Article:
Insights from professors Shane Dikolli and Scott Dyreng and PhD student Dirk Black
Are CEOs paid more when they manage subsidiaries in foreign countries? The answer is yes, according to research from Duke's Fuqua School of Business. The research, forthcoming in Contemporary Accounting Research, counterintuitively shows that pay levels are not as high when the enterprise has subsidiaries in "risky" foreign countries in which there are high levels of corruption, low rule of law and low tax rates and therefore easier means for the CEO to divert resources for private benefit.
Fuqua accounting professors Shane Dikolli and Scott Dyreng together with PhD student Dirk Black came to these conclusions by analyzing numerous data sources including Execucomp (resource which provides information on CEO compensation), the World Bank Worldwide Governance indicators, and the Miedema listing of countries identified as tax havens, among others.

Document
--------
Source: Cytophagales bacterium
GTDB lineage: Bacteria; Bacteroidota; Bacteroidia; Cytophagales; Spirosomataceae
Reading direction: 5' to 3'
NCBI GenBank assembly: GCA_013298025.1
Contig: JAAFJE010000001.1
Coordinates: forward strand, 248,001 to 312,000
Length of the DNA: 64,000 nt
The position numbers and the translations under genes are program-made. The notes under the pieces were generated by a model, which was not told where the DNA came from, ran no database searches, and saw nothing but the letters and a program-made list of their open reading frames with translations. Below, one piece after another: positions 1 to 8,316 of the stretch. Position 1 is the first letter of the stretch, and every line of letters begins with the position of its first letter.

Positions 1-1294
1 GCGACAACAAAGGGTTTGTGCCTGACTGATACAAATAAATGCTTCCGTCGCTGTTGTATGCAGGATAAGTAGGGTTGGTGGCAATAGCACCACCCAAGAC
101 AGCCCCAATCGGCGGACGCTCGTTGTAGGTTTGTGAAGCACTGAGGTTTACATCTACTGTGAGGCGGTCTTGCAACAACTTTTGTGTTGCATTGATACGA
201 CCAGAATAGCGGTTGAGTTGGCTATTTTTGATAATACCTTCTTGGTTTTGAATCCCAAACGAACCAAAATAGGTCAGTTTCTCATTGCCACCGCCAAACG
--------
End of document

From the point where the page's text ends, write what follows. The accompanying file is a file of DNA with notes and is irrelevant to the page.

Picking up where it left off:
"Highly corrupt, low rule of law countries create greater complexity and thus a higher ability CEO is likely necessary to manage associated foreign operations," said Dikolli. "We demonstrate that the association between enterprise complexity and CEO pay depends on the type of complexity, factoring into account the ease to exploit the country for personal gain."
One of the several examples of diversion cited in the paper is a CEO adopting a pet project in a country that creates opportunity for the CEO but at a cost to the enterprise.
The researchers also construct new measures of how CEOs can divert resources from multi-national enterprises by looking at a country's tax regulation, corruption index, rule of law, language and geographical remoteness.
"By broadening the ways in which we think of managerial diversion, the research provides insights about why CEOs are paid the way that they are, and why enterprises expand across international borders the way that they do," said Dyreng.
Download the full research paper.